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What is Burning Scalp Syndrome?

By D. Jeffress
Updated Mar 03, 2024
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Burning scalp syndrome is a poorly understood condition in which part or all of a person's scalp feels itchy, tender, tingly, or hot. The disorder is usually chronic, and the intensity of symptoms can fluctuate from hardly noticeable to nearly unbearable. The limited research that has been done on this condition has uncovered many potential causes and risk factors, including inflammatory skin diseases such as psoriasis, the onset of hair loss, and psychiatric problems such as depression and anxiety disorders. The course of treatment is determined on a case-by-case basis, but it often includes soothing topical creams or oral antidepressants.

Little is known about the true causes of burning scalp syndrome, though many theories exist. Many patients with the condition also suffer from skin problems elsewhere on their bodies related to psoriasis and other autoimmune disorders. Androgenetic alopecia, or male-pattern baldness, may be a predisposing factor in both men and women as they age. People who have overly sensitive scalps may experience acute burning sensations when using irritating shampoos, dyes, and other haircare products, but they rarely develop chronic scalp problems.

One of the most common findings in people with this condition is a history of psychological problems, especially depression. The correlation between physical symptoms of the scalp and depression are not clear, though it is well known that depressive disorders can result in chronic aches and pains. Many patients in research studies have reported that their symptoms worsen when they are under a great deal of stress in their lives.

A person who experiences frequent or chronic scalp pain should visit a dermatologist to learn more about the condition and possible remedies. If a physical exam reveals scalp inflammation, the first course of treatment is typically anti-inflammatory ointments and creams. Patients are often instructed to use mild shampoos, avoid irritating haircare products, and apply topical creams daily until symptoms improve. If the initial examination does not reveal a clear physical problem and the patient has a history of stress or depression, the dermatologist may suggest a psychological evaluation.

Patients who have depression and burning scalp syndrome frequently benefit from daily oral antidepressants and regular counseling sessions. Low-dose antidepressants, such as doxepin hydrochloride and amitriptyline hydrochloride, can help lower stress and may even have painkilling properties. Psychological counseling can help a patient better understand his or her mental problems and develop effective stress-relieving techniques. Most people who seek treatment eventually see major improvements.

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Discussion Comments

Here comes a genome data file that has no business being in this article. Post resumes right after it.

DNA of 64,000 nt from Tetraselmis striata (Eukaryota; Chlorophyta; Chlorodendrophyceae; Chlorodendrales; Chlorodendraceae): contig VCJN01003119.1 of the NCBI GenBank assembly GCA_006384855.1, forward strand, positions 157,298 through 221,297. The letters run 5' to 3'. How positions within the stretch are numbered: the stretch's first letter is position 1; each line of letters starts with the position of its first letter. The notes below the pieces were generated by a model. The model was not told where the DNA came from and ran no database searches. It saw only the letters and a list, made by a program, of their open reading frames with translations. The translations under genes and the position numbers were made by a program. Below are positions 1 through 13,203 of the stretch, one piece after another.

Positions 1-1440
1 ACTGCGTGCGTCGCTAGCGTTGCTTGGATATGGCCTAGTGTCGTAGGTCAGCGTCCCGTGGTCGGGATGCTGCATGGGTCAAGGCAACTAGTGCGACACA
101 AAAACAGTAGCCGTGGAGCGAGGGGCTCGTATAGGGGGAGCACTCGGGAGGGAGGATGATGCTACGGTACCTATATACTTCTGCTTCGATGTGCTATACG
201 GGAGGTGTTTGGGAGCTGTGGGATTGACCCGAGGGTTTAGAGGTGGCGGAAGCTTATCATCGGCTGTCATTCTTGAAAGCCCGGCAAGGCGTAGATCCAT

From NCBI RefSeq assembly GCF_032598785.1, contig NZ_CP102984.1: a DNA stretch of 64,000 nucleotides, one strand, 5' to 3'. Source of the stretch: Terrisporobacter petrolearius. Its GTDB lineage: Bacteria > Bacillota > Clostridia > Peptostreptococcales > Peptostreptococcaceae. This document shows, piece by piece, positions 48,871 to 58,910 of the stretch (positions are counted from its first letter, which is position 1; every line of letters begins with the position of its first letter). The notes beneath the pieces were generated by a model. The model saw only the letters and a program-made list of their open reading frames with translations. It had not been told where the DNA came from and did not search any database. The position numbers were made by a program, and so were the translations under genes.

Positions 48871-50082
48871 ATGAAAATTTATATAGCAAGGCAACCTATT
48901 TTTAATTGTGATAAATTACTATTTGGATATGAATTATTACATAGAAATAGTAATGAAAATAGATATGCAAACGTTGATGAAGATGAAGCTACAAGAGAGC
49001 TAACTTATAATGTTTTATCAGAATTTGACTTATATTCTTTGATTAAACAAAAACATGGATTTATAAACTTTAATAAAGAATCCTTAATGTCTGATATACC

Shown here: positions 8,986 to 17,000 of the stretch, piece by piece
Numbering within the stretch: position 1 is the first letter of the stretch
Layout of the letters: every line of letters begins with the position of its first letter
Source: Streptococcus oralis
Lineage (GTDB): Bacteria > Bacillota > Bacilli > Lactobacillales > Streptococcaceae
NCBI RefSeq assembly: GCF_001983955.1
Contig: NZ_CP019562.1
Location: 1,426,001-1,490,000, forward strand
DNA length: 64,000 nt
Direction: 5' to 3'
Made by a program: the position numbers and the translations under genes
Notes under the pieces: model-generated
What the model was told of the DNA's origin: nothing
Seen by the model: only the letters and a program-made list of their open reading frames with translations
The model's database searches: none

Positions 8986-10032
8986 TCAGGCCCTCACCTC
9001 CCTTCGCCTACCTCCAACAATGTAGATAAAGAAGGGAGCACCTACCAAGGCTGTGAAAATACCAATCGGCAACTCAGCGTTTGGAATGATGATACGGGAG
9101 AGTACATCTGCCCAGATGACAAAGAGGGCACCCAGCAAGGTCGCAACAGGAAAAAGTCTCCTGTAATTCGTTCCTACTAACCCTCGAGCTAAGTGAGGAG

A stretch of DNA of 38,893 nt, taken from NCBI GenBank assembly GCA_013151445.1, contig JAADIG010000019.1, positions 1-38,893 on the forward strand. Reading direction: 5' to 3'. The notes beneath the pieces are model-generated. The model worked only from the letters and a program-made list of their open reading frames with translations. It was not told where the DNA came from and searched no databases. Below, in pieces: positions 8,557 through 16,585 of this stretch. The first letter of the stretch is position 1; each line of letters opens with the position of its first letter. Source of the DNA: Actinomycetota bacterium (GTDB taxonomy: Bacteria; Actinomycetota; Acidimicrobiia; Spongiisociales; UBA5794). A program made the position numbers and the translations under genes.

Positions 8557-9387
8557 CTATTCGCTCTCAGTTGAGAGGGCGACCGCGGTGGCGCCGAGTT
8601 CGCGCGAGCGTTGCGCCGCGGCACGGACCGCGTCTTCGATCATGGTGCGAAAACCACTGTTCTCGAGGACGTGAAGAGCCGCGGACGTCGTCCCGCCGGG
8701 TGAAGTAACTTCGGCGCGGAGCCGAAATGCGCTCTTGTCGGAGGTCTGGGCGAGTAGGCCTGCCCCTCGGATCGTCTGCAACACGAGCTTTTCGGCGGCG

By anon929844 — On Feb 03, 2014

I suffered from this problem, and finally realized it was the vitamins I was taking! Stress and depression made it worse, but the supplements were causing it. Try stopping all supplements for a few days. My stinging scalp and hair shedding stopped immediately! (38 year old male)

By fify — On Sep 09, 2011

@simrin-- Do you have hair loss too? I think burning scalp syndrome also causes hair loss and flares up when someone is under a lot of stress.

I think it was probably the shampoo, since it sounds like not much happened other than that in the past two weeks. I know that some chemicals can cause itching and redness on even not so sensitive people. My friend experienced months of scalp itching and redness when the chemicals they used on her hair for straightening at the salon burned her scalp. You could be allergic to something in the shampoo also.

The best way to confirm is to see a dermatologist. You can probably avoid making it worse by using natural and gentle shampoos. Brushing wouldn't be a good idea either since it will irritate your scalp even more. You can apply creams with antihistamine or aloe vera for the burning.

By SteamLouis — On Sep 09, 2011

How do we define chronic burning scalp? How long does it usually go on for?

My scalp has been itching like crazy for the past two weeks, ever since I used my dad's anti-dandruff shampoo. I don't have a sensitive scalp in general, I can usually use any shampoo. My scalp looks all red and it's so hard not to itch it. When I do itch it, I'm scared that it will bleed or something.

Do you think this is an allergic reaction? But wouldn't it have gone in two weeks if it was an allergy? At which point should I worry about having the burning scalp syndrome?

By candyquilt — On Sep 08, 2011

It's unbelievable how stress and anxiety causes different physical pains and problems. I have been dealing with depression and anxiety for a while now, and the burning scalp syndrome started recently.

It's not a good feeling, it can be very painful at times. I am using a topical ointment which seems to help a lot, but I'm also losing hair, which is stressing me out even more.

I'm trying to not think about it so that I don't make my condition even worse. I also have an appointment with a psychologist next week. She will probably prescribe a mild anti-anxiety medicine. I really hope the itch, pain and hair loss will disappear once I start taking that.

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